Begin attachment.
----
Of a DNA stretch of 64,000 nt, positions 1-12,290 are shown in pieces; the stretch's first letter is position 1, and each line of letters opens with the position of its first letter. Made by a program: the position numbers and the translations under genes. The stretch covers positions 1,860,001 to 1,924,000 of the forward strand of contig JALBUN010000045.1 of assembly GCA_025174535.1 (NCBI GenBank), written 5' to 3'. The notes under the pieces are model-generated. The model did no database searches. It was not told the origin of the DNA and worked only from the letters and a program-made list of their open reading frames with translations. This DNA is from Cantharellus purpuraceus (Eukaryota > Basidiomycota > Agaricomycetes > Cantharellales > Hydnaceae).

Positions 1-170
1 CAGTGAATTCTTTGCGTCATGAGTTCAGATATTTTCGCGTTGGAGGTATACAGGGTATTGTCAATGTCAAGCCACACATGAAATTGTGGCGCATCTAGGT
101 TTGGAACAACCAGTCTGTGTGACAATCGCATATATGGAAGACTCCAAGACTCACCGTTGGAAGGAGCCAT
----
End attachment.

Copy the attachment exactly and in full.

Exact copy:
Of a DNA stretch of 64,000 nt, positions 1-12,290 are shown in pieces; the stretch's first letter is position 1, and each line of letters opens with the position of its first letter. Made by a program: the position numbers and the translations under genes. The stretch covers positions 1,860,001 to 1,924,000 of the forward strand of contig JALBUN010000045.1 of assembly GCA_025174535.1 (NCBI GenBank), written 5' to 3'. The notes under the pieces are model-generated. The model did no database searches. It was not told the origin of the DNA and worked only from the letters and a program-made list of their open reading frames with translations. This DNA is from Cantharellus purpuraceus (Eukaryota > Basidiomycota > Agaricomycetes > Cantharellales > Hydnaceae).

Positions 1-170
1 CAGTGAATTCTTTGCGTCATGAGTTCAGATATTTTCGCGTTGGAGGTATACAGGGTATTGTCAATGTCAAGCCACACATGAAATTGTGGCGCATCTAGGT
101 TTGGAACAACCAGTCTGTGTGACAATCGCATATATGGAAGACTCCAAGACTCACCGTTGGAAGGAGCCAT